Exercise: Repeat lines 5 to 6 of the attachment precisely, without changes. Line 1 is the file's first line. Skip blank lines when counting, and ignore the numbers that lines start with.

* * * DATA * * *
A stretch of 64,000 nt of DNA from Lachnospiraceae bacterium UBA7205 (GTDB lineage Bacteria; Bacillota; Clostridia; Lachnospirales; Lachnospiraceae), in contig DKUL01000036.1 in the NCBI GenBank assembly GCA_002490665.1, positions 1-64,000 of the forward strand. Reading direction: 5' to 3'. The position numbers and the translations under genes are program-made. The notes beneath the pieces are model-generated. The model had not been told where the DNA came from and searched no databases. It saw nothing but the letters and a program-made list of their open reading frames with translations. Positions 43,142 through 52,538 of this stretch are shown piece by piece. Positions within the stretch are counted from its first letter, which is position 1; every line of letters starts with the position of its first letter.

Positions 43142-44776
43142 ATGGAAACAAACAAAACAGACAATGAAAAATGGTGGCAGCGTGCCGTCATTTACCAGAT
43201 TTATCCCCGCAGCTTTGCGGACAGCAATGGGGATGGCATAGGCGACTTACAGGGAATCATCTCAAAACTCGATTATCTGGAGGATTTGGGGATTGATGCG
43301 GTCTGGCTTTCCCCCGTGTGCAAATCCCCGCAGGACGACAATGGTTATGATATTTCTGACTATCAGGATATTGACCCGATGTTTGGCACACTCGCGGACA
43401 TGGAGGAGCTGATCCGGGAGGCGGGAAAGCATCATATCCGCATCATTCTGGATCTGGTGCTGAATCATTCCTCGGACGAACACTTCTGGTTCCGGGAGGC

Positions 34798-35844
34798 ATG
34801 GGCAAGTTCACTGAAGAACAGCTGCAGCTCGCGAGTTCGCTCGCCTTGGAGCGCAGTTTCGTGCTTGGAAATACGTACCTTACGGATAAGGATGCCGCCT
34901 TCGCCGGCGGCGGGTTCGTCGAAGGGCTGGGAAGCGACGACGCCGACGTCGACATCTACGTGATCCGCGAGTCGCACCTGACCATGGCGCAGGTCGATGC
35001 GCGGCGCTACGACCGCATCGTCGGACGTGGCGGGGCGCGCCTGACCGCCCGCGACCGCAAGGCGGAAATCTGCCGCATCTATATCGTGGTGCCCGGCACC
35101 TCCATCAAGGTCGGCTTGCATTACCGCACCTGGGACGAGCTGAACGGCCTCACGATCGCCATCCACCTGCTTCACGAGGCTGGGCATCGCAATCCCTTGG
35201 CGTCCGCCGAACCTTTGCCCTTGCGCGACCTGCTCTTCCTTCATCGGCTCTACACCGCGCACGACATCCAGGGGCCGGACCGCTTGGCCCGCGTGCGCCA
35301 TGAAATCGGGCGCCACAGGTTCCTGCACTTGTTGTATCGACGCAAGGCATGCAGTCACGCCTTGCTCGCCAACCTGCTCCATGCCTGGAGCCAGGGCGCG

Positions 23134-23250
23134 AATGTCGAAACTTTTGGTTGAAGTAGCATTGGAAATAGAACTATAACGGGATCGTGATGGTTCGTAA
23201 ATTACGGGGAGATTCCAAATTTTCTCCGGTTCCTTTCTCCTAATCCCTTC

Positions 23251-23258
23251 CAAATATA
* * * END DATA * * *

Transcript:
43301 GTCTGGCTTTCCCCCGTGTGCAAATCCCCGCAGGACGACAATGGTTATGATATTTCTGACTATCAGGATATTGACCCGATGTTTGGCACACTCGCGGACA
43401 TGGAGGAGCTGATCCGGGAGGCGGGAAAGCATCATATCCGCATCATTCTGGATCTGGTGCTGAATCATTCCTCGGACGAACACTTCTGGTTCCGGGAGGC